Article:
What Is Important in Golf? Once upon a time-before I watched Gay Brewer that fateful day-I thought I knew something about the game of golf. I had been able to look at a golf swing and evaluate how well the clubhead stayed on one plane. I judged the quality of every golfer I looked at or played with by the "in-plane-ness" of his swing. I also gave credit in my judgments of a swing to its smoothness and rhythm. They were beautiful, smooth, in balance, and conformed to my notions of perfection.
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He lives in Austin, Texas. James A. Frank is the editor of Golf Magazine. He lives in New Jersey. These results led me to focus on what happens inside yards, what I call the "scoring game," to concentrate my teaching there, and to found the Dave Pelz Scoring Game Schools. In teaching players how to score, I simplify things this way: I define the game played from yards in to the edge of the greens as the "short game"; the game played on the greens is obviously the "putting game"; and the judgments and decisions made on game management and shot selection constitute the "management game.
Learn to play all five of these games well and you will become a good golfer. And the more you improve your performance in these games, the more you will enjoy your golf. My Short Game Bible focuses completely on play from yards in to the edge of the green. To a true golfer, scoring is what the game is all about, and your short game plays a vital role in determining scoring ability. But if you are in reasonably good health, if you can walk the meadows and see the clouds, smell the grass and hear the birds, if you can feel the breezes and make contact with the little white ball, you can learn to score better.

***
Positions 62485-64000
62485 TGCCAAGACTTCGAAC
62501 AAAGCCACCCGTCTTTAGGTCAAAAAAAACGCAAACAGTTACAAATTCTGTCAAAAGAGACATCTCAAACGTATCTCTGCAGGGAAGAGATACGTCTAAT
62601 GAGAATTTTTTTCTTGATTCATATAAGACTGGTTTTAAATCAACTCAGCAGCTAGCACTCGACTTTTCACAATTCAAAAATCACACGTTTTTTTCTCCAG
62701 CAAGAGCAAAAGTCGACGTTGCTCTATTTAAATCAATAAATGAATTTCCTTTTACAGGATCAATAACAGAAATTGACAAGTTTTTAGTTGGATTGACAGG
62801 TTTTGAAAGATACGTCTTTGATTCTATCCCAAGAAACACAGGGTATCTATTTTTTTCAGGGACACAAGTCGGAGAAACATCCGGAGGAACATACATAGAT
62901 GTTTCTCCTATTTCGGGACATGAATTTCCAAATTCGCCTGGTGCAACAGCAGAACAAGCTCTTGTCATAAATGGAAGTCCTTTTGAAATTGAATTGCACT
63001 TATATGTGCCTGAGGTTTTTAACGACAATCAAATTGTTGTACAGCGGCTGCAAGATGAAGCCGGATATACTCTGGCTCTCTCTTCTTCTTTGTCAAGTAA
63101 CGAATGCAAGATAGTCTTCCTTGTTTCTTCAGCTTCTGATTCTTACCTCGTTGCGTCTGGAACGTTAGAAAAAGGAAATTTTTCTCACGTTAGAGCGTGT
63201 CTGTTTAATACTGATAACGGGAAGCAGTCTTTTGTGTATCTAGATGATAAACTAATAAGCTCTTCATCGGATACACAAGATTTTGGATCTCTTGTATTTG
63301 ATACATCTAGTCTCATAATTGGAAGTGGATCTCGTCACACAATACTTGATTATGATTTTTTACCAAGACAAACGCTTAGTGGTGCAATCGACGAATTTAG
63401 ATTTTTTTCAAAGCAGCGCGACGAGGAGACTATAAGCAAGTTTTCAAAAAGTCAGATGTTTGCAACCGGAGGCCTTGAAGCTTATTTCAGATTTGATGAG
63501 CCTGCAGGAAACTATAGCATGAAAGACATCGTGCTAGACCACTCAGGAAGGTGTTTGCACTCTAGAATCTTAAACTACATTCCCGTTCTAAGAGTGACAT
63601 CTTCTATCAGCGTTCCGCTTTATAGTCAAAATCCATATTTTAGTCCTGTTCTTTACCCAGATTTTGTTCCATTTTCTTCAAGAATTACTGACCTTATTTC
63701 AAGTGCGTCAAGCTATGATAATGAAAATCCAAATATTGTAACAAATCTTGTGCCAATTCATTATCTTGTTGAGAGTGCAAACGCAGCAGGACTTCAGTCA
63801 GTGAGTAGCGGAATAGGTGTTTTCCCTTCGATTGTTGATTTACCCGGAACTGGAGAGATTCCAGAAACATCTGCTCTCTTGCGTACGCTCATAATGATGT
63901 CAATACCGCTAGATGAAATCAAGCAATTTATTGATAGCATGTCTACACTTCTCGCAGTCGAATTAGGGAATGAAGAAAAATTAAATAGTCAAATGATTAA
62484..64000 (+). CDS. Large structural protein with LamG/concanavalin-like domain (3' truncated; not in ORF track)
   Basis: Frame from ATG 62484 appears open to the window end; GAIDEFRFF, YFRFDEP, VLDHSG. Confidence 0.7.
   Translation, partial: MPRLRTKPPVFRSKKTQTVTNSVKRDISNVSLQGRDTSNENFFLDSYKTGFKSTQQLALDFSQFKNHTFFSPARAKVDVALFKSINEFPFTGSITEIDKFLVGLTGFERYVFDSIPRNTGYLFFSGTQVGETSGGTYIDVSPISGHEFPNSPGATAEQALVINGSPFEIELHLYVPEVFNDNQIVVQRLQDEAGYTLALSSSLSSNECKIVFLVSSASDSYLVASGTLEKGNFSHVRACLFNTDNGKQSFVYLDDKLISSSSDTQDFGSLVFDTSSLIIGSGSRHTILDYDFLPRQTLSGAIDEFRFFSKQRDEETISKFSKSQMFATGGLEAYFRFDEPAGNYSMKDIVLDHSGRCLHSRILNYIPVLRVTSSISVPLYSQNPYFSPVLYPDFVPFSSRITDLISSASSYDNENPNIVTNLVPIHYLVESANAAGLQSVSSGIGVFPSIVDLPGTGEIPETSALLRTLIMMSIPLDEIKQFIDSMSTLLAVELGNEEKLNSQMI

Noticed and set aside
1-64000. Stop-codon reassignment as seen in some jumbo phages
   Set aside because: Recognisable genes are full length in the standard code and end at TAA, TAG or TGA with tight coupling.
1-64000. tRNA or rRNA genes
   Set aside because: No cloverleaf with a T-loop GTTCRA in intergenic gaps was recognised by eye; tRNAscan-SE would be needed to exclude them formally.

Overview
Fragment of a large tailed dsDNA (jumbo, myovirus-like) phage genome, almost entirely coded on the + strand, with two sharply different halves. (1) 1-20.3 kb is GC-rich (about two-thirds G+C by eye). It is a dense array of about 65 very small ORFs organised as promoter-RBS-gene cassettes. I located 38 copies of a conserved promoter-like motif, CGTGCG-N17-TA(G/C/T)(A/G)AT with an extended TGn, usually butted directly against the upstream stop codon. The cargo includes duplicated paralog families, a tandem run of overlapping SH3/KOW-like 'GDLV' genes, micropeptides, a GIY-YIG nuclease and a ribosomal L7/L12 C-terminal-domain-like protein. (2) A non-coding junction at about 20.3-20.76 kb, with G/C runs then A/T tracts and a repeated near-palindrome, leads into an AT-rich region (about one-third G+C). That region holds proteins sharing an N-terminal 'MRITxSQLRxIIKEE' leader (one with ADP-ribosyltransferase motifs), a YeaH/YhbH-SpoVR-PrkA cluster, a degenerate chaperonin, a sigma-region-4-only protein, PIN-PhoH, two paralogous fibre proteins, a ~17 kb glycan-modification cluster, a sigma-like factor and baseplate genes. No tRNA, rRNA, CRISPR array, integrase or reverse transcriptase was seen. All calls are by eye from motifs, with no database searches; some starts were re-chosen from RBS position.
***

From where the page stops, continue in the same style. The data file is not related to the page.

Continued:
And this book will help you do it. This is not a book about generating more clubhead speed with your driver or hitting the golf ball farther. Rather, my Short-Game Bible details what I have learned and how I teach the short game, including the distance wedges, pitches, chips, sand shots, lobs, and bump-and-run shots.
I hope it will help you learn something about them. Now, the first point I want to make is about putting. Sound a little strange? Stick with me.
Dave Pelz's Short Game Bible: Master the Finesse Swing and Lower Your Score
Biography[ edit ] Pelz attended Indiana University on a four-year golf scholarship where he majored in physics. He played, and lost to, Jack Nicklaus on 22 occasions. Pelz became a senior scientist with responsibilities for several satellite programs, including Explorer. Initial research[ edit ] Pelz, still disappointed at his own inability to make the grade for the PGA Tour , decided to apply his knowledge of physics to the game. His research led to the development of the "Teacher Putter" patent.
Golf Strategies- Dave Pelz's Short Game Bible.pdf